I’ve given you my new iteration of the divisional drawings for the NBA, and redrawn and renamed SouthWest conference, so now its time for the breakdown of the NorthEast conference.
Let’s start with the farthest North group.
This may seem like a cop out division, comparing this with the divisions in place now, there is only one difference: Cleveland. It tough to redraw a division when the teams are so close to one another.
As I’ve mentioned previously in this series, I wanted to split up teams in the same city. I like the Major League Baseball model, putting teams in the same city in different leagues or divisions. This gives the city a chance to have both teams in championships, while also creating a split fan base and rivalries.
In this case, Brooklyn got the boot. Brooklyn is the new kid on the block after their move from New Jersey without a real legacy yet. There were some fun moments when the team was in New Jersey, but there has never really been anything to tie the team to the Knicks or Celtics.
The new division has a nice taste of old and new as well. The Celtics and Knicks have a long history of dominating a large market with a storied past of success. Philadelphia has been in the NBA spotlight with legends on their roster in years past. The contrast is the Toronto Raptors. It feels funny to call the Raptors and international expansion when the team is so close in proximity but also a city that is similar to that of a U.S. city.
But Toronto is a nice story to continue the boom of the NBA in recent years. Starting in 1995 with the sister team in Vancouver, they have been able to establish a strong basketball culture, something the Vancouver team wasn’t able to accomplish. Ironically, Toronto, with its famed “We the North” campaign, has successfully competed with the large markets so close to them like Boston and New York.
Cleveland has a tall task in this new division, competing with four teams in the top 13 of NBA markets and three in the top seven. Cleveland falls into this mix simply because of the way the other two divisions are drawn in the new scheme, but find itself separated from the other Mid-Western opponents. Which leads to me to my next division…
Great Lakes Division
This division is one of three that includes a team from the other conference as they are drawn now. Out goes Cleveland and the new Great Lakes division welcomes the Minnesota Timberwolves.
Full of teams that are often overshadowed by their cities’ NFL franchises, this division boasts a healthy balance of large, mid-sized, and small markets. Anchored by Chicago, a team with basketball history that doesn’t even have to be discussed, and the Pacers who are located in the middle of the mecca of U.S. fundamental basketball, the division could be the most competitive over the long term.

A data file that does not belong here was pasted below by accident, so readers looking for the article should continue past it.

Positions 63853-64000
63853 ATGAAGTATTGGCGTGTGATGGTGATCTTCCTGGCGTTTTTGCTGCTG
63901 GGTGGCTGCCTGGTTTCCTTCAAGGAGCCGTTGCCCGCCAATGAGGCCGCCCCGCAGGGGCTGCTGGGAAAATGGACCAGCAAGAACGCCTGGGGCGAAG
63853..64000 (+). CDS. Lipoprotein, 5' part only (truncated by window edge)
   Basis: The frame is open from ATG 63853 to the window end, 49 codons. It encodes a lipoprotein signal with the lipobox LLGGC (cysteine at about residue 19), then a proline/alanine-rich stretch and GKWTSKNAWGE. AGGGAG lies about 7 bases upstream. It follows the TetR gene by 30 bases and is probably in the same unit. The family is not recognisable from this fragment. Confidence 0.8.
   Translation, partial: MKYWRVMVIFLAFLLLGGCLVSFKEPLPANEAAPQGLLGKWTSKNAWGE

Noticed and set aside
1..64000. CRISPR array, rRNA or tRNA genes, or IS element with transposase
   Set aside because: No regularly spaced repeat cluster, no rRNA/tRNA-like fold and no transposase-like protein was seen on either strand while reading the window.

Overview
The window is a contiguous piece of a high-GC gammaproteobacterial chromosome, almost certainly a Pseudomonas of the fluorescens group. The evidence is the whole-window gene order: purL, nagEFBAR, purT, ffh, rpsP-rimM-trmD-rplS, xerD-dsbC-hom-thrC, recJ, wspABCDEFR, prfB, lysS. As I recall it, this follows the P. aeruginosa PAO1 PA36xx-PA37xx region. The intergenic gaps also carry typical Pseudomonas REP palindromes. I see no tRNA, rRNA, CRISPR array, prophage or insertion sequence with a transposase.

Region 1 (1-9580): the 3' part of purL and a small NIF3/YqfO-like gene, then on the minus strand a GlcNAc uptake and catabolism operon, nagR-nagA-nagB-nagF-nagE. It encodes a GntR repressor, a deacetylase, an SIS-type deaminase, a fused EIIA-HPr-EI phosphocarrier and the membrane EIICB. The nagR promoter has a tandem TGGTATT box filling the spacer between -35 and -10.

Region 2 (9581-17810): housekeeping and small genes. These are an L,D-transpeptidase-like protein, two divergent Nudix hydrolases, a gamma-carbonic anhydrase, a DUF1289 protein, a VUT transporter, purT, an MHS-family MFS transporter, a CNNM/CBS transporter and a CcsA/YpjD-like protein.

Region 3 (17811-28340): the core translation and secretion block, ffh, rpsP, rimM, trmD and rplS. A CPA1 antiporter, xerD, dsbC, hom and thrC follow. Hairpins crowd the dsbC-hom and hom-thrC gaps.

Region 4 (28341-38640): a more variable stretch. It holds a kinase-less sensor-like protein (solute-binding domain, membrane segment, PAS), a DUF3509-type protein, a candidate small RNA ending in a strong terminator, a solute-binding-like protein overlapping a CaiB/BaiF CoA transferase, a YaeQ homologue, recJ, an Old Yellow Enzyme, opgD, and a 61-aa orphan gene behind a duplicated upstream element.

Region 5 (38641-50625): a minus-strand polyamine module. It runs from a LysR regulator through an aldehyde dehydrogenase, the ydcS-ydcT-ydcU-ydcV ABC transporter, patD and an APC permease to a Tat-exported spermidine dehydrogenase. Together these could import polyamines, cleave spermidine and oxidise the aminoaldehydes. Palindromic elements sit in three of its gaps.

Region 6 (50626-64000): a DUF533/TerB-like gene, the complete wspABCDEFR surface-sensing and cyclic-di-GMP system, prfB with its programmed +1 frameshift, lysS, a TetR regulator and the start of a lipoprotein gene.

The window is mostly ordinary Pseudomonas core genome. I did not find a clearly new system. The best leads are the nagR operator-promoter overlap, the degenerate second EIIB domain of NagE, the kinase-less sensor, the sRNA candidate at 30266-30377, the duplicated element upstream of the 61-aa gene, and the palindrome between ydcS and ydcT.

Detroit has a 30 for 30 about their recent history, while Minnesota seems to be haunted by the lack of an identity for basically the entirety of its existence, the teams in this division have all had ups and downs. Each team continues to have a nice balance of travel, by boat is they choose, and all are located in the region of the country where no one can predict the weather.
And finally, the moment we have all been waiting for: the last division that contains our beloved, and newly rebranded, Grizzlies.
I know, I know, there is nothing South(ern) about Brooklyn, and you’re right. But if you look on the map, these teams all fall at the southern end of the NorthEast conference, plus Memphis, Atlanta, and Charlotte, are very much southern in every way.
Memphis finally gets to enjoy the comfort of competing against teams in the same half of the country, while also expanding the horizons to the north a bit. This division is perhaps the most diverse division created, including a current Western conference team, an Atlantic division team, and three teams that fall into an East Coast no-man’s land.
Again, there is a balance of small-market, arguably the smallest in Memphis, and very large in New York City. Basketball cultures are different, but competitive in their own way, and each team is still looking to establish their own identity.
The South division is the group full of change, from relocations like Vancouver to Memphis and Newark to Brooklyn, to rebrands like the Atlanta Hawk abysmal addition of lime green in the color scheme and the Charlotte name-steal from NOLA, each team has to re-establish a brand identity in recent years.
The cultures are very different, the markets sizes vary heavily, and the teams are somewhat unfamiliar to one another. This new division looks to be a nice reset button for the Grizzlies.
With the NBA consistently hinting at expansion, perhaps its time that the commissioners considers what redrawing the NBA looks like. Adding teams is always a fun project, but when it comes to balance in the NBA, redrawing conference and divisional lines could be an easy solution.